the fairy tale they're based on. Others use the fairy tale merely as a jumping off point and go off in a direction that would be difficult to predict. In fact, they are so different from the fairy tales that it takes a while to figure out which fairy tale they're based on. They vary in length from a handful of pages to about 30. Some are more "twisted" than others. My favorite is the last one, titled "The Adventure of the Red Riding Hoods" by Michael A. Stackpole. It's very loosely based on "Red Riding Hood" and is a Sherlock Holmes pastiche. My second favorite is a clever story loosely based on "Puss 'n Boots" titled "Capricious Animistic Tempter" by Mickey Zucker Reichert; I think I liked it partly because I'm partial to cats. The two most twisted, in my opinion, are "Once They Were Seven" by Chris Pierson, based loosely on "Snow White and the Seven Dwarves," and "A Charming Murder" by Mary Louise Eklund, based loosely on "Cinderella.” They are twisted to the point, to my mind, of being sick. They are both fairly grisly. There are other stories based on "Hansel and Gretel,” "Goldilocks and the Three Bears,” "Jack and the Beanstalk" (a rather clever one by Robert E. Vardeman titled "Jack and the Genetic Beanstalk"), "Rumpelstiltskin,” "Androcles and the Lion,” "Peter Pan,” "Rapunzel,” "The Little Match Girl,” "Pinocchio,” "Sleeping Beauty,” "Three Billy Goats Gruff,” "The Princess and the Pea,” and the ubiquitous three wishes theme. Whether a reader enjoys this book or not is probably mainly based on how he feels about fairy tales. I happen to be an aficionado of them, and I happen to have a taste for off-beat fantasy. Not all the stories herein were to my taste, but I found the book enjoyable on the whole. (RLT)
Movies Creature In part inspired by movies such as Alien, Outland, and The Thing, this 1985 sf horror film written and directed by William Malone is slow, somewhat stiff, and quite enjoyable. The gist of the plot is that two competing companies are going to Titan, Saturn's moon, to explore ruins and artifacts left behind by an alien race (or races) for 2,000 centuries. Their mission is one of profit making but quickly becomes one of survival. Apparently, the ruins were once a zoo or menagerie of sorts, housing creatures collected from across the universe. Some are less than friendly, and some are still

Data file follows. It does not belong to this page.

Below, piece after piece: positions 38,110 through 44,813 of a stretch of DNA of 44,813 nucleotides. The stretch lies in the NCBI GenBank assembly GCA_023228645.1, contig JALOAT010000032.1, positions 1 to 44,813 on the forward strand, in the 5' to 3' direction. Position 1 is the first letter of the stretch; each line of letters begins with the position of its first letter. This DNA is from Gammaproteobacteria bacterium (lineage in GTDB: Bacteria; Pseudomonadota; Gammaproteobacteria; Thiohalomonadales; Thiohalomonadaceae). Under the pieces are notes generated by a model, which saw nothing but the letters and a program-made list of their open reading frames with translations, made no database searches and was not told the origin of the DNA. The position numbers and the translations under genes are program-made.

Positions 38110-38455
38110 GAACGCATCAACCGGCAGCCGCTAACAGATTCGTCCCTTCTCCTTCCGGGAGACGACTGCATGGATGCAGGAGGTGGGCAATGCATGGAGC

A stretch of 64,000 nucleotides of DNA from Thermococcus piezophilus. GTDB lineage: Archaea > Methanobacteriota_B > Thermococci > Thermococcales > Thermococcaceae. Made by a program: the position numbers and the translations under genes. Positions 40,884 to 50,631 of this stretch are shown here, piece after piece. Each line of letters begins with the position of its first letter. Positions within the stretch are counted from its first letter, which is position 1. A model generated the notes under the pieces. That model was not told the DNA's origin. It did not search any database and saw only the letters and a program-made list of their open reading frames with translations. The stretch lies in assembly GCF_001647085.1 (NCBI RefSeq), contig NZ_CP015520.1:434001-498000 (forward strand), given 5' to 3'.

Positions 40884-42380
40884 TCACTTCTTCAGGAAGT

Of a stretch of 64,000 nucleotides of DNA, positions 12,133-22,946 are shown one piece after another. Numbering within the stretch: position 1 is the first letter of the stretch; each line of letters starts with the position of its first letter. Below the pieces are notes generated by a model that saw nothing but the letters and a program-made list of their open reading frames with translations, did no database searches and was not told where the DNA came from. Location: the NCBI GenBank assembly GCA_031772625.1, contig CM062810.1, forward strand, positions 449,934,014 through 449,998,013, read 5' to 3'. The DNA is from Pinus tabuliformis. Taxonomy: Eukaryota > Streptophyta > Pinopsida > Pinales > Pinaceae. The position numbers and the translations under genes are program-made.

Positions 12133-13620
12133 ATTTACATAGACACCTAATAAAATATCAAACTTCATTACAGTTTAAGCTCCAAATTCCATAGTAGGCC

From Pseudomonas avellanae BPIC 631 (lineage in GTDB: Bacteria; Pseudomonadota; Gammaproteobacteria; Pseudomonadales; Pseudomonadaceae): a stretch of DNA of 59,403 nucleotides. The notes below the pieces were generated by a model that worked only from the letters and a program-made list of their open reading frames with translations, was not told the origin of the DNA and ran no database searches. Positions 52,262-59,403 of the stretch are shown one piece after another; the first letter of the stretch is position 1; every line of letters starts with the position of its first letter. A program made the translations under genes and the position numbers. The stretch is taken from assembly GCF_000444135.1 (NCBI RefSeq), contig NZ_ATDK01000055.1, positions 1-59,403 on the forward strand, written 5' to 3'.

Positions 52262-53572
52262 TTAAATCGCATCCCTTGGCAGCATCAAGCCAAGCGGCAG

alive. Klaus Kinski provides a deliciously creepy performance as a German astronaut who briefly joins up with the second landing force. And two female cast members offer divergent aspects of feminine beauty: there's a gratuitous but surprisingly subtle nude scene, and Diane Salinger's security officer Bryce carries a chill and chip on her shoulder that impresses in the end. But what's most subtle—despite the gore and mayhem that it engenders—is the alien creature. Yes, it's a rip off of H. R. Giger's character designs for Alien, and yes, it's a man in a rubber suit, but the treatment of the alien—in darkness, in shadow, and in the distance—is much more played down than it could've been, given its impact on the cast and crew. There's no little gore, and the special effects are passable. All in all, not a bad late-night shocker. (HR) Riders to the Stars Riders to the Stars was a film made in 1954 about space travel. The producer was Ivan Tors, whose diverse science fiction films and television series ordinarily showed an interest in actual working technology and avoided the more sensational elements that are endemic to the medium. In this film, Tors even went to the USC Centrifugal Force Department and filmed the chief actor in a centrifuge. The hero of the film is the first man to pilot a guided rocket through the atmosphere of Earth. The heroine is a "space medicine girl" who dreams about flying almost every night. The father of the hero is a rocket scientist who explores the problems of cosmic radiation. It seems that rockets sent into space break up, but meteors do not. The idea is to capture a meteor before it enters the atmosphere so they will uncover the mysterious quality of the objects for use on the surface of a spaceship. They finally succeed after two fatal accidents and discover that meteors are protected by a layer of carbon and diamond dust that burns off when the meteor enters the atmosphere. The almost documentary style of the film was increased by means of newsreel film of a WAC corporal and V2 rockets. One scene—real—of white mice in a weightless state was especially impressive for the time. It is a straight science fiction film without monsters or politics. In addition, the film has historical interest as a chronicle of scientific thought concerning space travel in 1954. When one thinks about all the fantastic hardware in modern science fiction films, one asks oneself if a similar attempt at factual extrapolation might not occasionally be in order. (MW) Sky Crawlers In mid-July, I went to a free screening of this two-hour, feature-length anime at the Sony Wonder Technology Lab in midtown Manhattan. Originally released in 2008 by Nippon Television Network Corp. and now distributed by Sony Pictures Classics, the anime is based on a series of five novels by Hiroshi Mori, perhaps best known for his mystery novels. The movie was directed by Mamoru Oshii and features character designs by Tetsuya Nishio. While I don't know much about Mori's original novels, much less which editions are included in the movie, I was